Sleep can affect weight, performance


There is one thing you and I probably have in common: we are not getting enough sleep. While we all wish to achieve those beautiful hours of rest and relaxation, we often only get five or six of the recommended eight hours. Let’s be real. Life happens. Many times people view sleep as unproductive time, but on the contrary, sleep is as important for your health as what you eat or do for exercise.
A lack of sleep leads to weight gain, cardiovascular disease, diabetes, stroke, depression, lower immune system response, premature aging and impaired thinking. Lack of sleep is also a primary cause of car accidents; the American Academy of Sleep Medicine report an estimated 250,000 sleep traffic accidents each year.
Feeling ravaged by hunger after a sleepless night is nature’s response to the hormonal shift you just experienced. The body experienced the negative impact of a lack of sleep on leptin and ghrelin hormones. When you don’t get enough sleep, leptin levels decrease, and you don’t feel as satisfied after you eat. Ghrelin levels rise, and appetite is stimulated. The two situations combined make people overeat.
While asleep, your body is busy repairing and rejuvenating. Rest is a recharger. With seven hours of sleep most nights, systems will work right.
Just as a good night’s sleep can greatly improve an athlete’s speed, accuracy and reaction time, so too can sleep improve a Soldier’s performance both at home and on the battlefield. If you are training intensely for an upcoming physical fitness test or a field training exercise, you may need a bit more sleep than the recommended eight, just as you likely need to take in more calories than usual.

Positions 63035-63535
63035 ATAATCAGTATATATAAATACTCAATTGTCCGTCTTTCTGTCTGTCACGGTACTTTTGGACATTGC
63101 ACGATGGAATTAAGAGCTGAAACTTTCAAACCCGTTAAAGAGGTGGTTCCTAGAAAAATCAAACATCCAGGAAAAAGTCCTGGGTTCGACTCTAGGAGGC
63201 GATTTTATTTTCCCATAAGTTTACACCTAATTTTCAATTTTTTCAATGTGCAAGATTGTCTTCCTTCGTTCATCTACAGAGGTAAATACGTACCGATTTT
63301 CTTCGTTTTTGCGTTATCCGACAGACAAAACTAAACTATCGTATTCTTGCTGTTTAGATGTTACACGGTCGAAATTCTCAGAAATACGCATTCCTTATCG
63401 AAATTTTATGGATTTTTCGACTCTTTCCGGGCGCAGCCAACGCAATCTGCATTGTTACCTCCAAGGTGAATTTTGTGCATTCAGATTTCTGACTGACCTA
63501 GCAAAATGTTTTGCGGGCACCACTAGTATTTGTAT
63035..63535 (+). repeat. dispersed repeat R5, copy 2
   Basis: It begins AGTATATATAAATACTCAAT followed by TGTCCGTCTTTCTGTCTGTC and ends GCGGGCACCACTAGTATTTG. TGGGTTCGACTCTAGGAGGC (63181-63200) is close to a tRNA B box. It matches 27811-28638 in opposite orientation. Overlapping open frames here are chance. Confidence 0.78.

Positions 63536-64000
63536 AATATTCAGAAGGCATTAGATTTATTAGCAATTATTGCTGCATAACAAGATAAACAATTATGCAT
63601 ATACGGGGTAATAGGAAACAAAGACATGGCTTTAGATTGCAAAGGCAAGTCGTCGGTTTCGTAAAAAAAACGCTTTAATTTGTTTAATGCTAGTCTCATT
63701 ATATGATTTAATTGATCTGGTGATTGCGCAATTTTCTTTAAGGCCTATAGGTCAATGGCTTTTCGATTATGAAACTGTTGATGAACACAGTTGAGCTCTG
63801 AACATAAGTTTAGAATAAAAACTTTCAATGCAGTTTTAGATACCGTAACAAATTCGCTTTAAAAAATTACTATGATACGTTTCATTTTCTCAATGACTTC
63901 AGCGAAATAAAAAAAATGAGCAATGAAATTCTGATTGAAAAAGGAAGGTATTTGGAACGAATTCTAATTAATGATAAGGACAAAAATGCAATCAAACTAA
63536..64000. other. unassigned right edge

If you have trouble sleeping at night, here are some helpful tips:

• Stick to a set schedule, even on the weekends.
• Have a winding down routine at night.
• Skip caffeine after 5 p.m. and forego the alcohol.
• Make sure your bedroom is conducive to sleep; most people sleep better in total darkness.
• Silence your smartphone. Better yet, keep it out of your bedroom.
• Choosing the right mattress, sheets, pillows and comforter can dramatically improve your comfort and quality of sleep
• Avoid doing anything you consider remotely stressful in your bedroom.
• Make your bedroom a peaceful environment where you get the seven to eight hours of sleep your body needs for optimal health and performance.

Making a conscious effort to get more sleep isn’t an easy thing; it takes commitment. However, once you make the change, you will notice a dramatic improvement in your body’s overall performance. If you need help developing a sleep plan or an extra set of eyes to help you examine your daily routine, stop by the Wiesbaden Army Wellness Center. We’re more than happy to help you on your journey toward successful sleep patterns.
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Richard Hoke is an ACSM Certified Personal Trainer and ACE Certified Health Coach at the Wiesbaden Army Wellness Center.